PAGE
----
As a candidate, Donald Trump railed against corruption on the campaign trail. And he used the perception of many Americans that their political system is rigged against them to win the White House.
But as president, Trump has mixed private business and public duties in unprecedented ways.
Previous US presidents put their financial assets into a blind trust and sold their businesses before inauguration, to avoid the possibility of conflicts of interest.
I would call [Trump] unprecedented, at least in living memory. But not an aberration in the sense that he’s just completely isolated out there in the middle of nowhere. I would call him something closer to an apotheosis, of a trend that’s been developing and developing and developing. And he’s just kind of brought it out of the closet.
Sarah Chayes, author of Thieves of State: Why Corruption Threatens Global Security
But Trump refused to divest from the more than 500 companies he owns under the umbrella of the Trump Organization. Instead, he put them into a trust and handed over day-to-day management to his sons.
“When Donald Trump said he was giving up running the businesses and putting it into a trust, I literally erupted in laughter. Donald Trump doesn’t run any businesses, he is not a competent businessman. He leaves it up to other people. And furthermore, the trust that Donald set up, the sons have said they tell dad what’s going on in the business,” says David Cay Johnston, editor of DC Report and author of The Making of Donald Trump and It’s Even Worse Than You Think.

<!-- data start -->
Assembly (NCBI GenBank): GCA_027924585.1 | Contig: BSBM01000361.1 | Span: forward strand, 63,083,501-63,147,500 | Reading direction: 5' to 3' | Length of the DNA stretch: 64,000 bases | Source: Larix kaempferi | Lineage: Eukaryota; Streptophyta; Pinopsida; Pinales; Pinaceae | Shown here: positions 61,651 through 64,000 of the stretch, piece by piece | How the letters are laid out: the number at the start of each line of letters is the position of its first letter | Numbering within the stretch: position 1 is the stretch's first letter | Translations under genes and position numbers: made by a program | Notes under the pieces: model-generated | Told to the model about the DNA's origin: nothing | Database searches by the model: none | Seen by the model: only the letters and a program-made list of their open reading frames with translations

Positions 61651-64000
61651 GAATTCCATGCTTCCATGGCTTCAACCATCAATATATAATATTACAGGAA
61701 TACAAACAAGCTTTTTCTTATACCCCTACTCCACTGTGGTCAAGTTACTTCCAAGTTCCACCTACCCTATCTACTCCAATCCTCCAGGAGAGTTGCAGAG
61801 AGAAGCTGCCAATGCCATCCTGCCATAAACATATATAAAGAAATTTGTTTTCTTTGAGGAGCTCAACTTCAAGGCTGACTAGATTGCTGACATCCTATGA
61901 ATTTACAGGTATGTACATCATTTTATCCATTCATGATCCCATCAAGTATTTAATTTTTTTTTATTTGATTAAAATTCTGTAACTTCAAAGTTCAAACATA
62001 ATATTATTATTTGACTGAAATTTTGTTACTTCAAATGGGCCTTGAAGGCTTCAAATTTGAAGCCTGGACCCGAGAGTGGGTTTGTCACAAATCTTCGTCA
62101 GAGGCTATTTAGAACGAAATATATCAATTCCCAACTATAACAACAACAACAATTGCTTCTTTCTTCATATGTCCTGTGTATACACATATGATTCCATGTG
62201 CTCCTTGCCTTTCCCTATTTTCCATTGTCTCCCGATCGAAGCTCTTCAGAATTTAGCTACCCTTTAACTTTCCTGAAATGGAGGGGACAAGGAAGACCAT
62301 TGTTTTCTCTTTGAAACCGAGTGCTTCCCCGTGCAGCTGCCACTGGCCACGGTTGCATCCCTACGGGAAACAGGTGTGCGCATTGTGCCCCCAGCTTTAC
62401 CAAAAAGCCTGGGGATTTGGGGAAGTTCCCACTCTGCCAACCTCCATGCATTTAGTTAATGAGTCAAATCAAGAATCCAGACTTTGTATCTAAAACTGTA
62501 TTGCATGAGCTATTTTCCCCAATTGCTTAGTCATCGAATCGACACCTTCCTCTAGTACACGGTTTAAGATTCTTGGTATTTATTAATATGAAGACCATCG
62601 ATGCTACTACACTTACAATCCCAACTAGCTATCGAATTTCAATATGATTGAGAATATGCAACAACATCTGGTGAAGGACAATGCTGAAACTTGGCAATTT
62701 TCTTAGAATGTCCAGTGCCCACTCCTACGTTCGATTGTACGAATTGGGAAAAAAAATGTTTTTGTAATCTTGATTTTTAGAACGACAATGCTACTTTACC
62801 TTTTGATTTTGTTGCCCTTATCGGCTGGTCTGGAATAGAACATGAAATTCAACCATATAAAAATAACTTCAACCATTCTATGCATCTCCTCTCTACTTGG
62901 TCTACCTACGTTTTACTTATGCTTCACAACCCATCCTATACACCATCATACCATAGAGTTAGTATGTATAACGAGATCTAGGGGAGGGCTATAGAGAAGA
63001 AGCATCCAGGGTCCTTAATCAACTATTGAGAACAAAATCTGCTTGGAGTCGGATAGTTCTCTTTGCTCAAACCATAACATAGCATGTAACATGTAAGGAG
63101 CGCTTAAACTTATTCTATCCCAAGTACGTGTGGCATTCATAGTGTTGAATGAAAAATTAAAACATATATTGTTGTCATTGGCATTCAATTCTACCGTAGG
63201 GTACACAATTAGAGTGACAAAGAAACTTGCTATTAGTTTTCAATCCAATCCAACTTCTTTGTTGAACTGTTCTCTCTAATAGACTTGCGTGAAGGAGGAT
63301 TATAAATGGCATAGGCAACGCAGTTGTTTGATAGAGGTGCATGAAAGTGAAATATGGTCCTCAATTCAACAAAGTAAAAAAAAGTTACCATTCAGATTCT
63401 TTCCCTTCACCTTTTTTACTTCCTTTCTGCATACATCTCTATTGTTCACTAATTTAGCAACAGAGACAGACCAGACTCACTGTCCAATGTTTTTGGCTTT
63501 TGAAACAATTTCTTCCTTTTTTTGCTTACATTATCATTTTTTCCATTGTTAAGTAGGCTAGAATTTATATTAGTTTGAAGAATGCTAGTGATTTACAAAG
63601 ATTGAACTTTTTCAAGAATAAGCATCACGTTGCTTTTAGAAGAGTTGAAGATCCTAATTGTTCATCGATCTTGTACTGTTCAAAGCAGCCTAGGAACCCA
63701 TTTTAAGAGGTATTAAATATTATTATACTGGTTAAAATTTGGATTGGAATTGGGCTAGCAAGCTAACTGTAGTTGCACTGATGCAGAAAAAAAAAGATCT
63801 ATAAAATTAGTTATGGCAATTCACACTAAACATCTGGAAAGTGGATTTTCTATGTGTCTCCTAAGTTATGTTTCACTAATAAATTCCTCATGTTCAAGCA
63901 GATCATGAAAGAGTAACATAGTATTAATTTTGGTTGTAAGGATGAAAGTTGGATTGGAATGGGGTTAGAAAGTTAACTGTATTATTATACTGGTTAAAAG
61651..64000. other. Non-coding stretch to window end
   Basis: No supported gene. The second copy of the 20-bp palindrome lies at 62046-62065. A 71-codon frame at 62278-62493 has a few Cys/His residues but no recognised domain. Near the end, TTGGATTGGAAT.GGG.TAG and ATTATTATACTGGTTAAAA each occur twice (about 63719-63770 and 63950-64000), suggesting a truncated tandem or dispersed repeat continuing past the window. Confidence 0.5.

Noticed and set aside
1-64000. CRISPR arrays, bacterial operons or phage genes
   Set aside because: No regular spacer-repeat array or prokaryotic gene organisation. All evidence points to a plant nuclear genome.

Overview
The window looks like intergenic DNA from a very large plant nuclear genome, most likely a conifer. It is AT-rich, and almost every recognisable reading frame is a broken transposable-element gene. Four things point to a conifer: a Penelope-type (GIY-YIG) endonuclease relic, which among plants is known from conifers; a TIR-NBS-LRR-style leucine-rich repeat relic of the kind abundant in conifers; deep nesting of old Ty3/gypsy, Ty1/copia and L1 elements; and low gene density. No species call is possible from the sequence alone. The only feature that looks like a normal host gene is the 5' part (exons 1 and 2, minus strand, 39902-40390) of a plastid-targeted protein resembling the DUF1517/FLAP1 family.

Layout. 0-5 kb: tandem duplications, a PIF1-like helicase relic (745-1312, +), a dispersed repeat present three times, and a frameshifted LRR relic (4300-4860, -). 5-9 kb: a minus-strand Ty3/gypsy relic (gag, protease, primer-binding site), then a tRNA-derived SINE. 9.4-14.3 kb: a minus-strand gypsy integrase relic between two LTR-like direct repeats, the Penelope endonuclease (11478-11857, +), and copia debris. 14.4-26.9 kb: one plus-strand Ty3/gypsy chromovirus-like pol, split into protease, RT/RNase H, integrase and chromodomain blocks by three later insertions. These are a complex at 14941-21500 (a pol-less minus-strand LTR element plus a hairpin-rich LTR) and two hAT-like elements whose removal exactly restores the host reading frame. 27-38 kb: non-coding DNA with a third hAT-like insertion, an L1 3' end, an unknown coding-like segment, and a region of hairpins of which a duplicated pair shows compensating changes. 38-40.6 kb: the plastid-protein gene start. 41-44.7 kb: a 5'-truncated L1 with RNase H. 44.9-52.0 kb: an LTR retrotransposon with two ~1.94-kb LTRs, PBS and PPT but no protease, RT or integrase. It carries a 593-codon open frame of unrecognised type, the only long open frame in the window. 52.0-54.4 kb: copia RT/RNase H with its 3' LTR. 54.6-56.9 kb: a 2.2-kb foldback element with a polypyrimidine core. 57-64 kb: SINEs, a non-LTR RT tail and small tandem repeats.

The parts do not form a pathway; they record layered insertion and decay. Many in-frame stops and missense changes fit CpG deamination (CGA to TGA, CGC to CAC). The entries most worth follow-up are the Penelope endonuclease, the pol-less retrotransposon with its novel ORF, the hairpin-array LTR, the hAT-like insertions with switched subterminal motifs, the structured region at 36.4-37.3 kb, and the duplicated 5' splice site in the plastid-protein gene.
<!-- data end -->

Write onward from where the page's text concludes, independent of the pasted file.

“He can reach in and withdraw money at any time. Whether or not he has done so, we don’t know. But this is not anything at all like a blind trust. This is like what you expect to see in a family business posing as a country,” he adds.
The overlap between Trump’s business activities and his role as president has given rise to allegations that he is leveraging his office for personal gain.
These charges are laid out in a series of lawsuits, which allege that Trump is violating the Emoluments Clauses of the US Constitution, by accepting payments or benefits from foreign states as well as federal and state governments.
The attorney general for the District of Columbia, Karl Racine, calls the Emoluments Clauses the United States’ “oldest anti-corruption law.”
With the attorney general of Maryland, Racine has brought a lawsuit (known as D.C. and Maryland v. Trump) focused on the Trump International Hotel in Washington, DC, and the payments or benefits from foreign and domestic governments the president may be receiving there.
Fault Lines examines how the president’s business dealings may have put him in conflict with the US constitution. And in a fractious mid-term election season, we ask constitutional law scholars and international corruption experts why it matters for democracy in the US.
Source: Al Jazeera